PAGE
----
Employers will be required to meet ongoing requirements, such as handling the transfer of payments to CalSavers, said Ross Boughton, an attorney with FordHarrison in San Francisco. However, the CalSavers system should provide a valuable tool for employees, which will in turn benefit their employers, he said.

The program is also a mixed bag for employees. Although workers will have the opportunity to save money for retirement and enhance their financial security, there are potential downsides.

"Like any investment in general, there's always some risk to it," Boughton said. "You could lose money."

Legal Issues

In May, the Howard Jarvis Taxpayers Association filed a lawsuit in federal court attempting to invalidate the CalSavers program. The group alleges that CalSavers "violates the Supremacy Clause of the United States Constitution because it is expressly pre-empted" by the Employee Retirement Income Security Act (ERISA).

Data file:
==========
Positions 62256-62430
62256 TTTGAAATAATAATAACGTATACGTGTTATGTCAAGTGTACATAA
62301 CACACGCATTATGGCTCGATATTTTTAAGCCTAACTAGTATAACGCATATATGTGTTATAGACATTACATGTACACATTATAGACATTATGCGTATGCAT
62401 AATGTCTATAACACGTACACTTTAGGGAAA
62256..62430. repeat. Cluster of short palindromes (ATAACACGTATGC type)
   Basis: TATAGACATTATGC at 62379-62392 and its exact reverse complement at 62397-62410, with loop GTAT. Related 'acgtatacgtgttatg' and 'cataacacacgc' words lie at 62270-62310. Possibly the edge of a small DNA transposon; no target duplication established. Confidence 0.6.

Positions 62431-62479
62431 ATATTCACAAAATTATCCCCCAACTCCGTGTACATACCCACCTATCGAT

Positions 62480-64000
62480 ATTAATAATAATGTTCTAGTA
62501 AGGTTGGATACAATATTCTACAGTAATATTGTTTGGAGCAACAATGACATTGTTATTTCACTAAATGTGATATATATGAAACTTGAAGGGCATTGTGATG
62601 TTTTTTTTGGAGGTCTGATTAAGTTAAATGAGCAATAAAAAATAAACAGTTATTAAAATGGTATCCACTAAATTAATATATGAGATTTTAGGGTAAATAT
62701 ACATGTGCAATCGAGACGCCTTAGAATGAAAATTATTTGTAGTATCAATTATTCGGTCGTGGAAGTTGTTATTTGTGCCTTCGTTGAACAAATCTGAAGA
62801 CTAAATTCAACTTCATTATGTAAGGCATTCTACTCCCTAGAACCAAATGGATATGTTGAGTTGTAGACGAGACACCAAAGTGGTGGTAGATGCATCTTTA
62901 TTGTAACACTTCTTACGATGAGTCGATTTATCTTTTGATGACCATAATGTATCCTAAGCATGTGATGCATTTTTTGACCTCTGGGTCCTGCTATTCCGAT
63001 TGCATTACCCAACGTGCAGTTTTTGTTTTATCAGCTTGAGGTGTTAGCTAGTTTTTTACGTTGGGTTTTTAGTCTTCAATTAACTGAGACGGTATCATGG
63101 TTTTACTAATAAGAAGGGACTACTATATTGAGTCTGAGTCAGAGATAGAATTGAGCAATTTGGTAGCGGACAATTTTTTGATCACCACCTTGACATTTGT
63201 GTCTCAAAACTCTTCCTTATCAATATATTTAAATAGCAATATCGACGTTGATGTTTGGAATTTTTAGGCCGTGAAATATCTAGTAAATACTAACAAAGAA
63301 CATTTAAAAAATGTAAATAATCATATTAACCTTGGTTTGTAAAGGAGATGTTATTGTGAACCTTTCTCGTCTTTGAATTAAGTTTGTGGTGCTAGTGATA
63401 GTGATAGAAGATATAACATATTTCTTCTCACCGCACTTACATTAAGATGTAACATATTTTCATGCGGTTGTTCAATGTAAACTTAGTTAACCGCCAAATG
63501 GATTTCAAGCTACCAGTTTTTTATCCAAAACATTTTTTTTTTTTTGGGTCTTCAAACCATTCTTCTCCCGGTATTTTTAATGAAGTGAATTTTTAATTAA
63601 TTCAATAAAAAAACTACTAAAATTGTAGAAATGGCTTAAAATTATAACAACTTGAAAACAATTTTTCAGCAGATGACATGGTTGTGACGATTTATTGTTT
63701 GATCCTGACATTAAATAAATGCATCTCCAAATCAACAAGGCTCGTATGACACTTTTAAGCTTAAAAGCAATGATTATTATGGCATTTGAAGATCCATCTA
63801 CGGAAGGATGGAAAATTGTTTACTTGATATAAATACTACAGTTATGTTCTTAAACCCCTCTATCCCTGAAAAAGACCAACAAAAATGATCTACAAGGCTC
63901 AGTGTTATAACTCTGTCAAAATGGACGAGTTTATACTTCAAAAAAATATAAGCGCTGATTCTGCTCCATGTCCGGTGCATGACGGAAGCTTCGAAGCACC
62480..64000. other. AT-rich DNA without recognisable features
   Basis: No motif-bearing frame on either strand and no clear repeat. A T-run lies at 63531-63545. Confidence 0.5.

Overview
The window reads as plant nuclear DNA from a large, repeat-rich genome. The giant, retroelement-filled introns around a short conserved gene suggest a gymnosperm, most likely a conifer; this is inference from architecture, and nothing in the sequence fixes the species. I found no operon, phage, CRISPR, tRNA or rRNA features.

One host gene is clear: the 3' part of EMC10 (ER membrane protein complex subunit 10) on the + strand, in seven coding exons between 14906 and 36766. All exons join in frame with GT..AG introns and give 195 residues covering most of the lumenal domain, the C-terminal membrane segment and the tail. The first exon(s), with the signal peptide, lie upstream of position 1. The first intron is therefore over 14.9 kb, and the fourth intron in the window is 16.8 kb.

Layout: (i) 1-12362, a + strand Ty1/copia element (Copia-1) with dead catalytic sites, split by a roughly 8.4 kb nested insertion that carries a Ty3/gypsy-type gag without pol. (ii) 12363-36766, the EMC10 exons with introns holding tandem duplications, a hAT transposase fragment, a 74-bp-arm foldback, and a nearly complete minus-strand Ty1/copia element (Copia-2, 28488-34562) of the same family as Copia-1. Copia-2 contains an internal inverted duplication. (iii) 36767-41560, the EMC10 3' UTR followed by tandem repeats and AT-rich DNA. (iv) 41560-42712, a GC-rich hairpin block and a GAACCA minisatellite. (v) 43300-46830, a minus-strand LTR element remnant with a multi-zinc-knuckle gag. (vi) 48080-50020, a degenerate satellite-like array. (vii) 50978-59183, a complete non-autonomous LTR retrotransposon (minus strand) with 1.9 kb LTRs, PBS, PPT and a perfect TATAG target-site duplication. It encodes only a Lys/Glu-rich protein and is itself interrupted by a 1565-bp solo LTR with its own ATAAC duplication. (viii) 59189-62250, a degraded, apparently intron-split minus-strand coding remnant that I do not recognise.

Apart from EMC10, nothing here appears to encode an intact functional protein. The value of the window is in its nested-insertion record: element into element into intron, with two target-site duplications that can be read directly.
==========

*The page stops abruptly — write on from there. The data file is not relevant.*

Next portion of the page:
According to the complaint, "ERISA establishes nationally uniform standards to protect private employees and does not allow state-run retirement programs for private employees."

The association claims that under CalSavers, employers "automatically become ERISA plan administrators with all attendant administrative and legal liabilities."

Former President Barack Obama's administration created an ERISA safe harbor for state-sponsored retirement plans, in which these plans would be exempt from ERISA, Shimizu noted. But President Donald Trump later signed a resolution that rescinded those safe harbor regulations.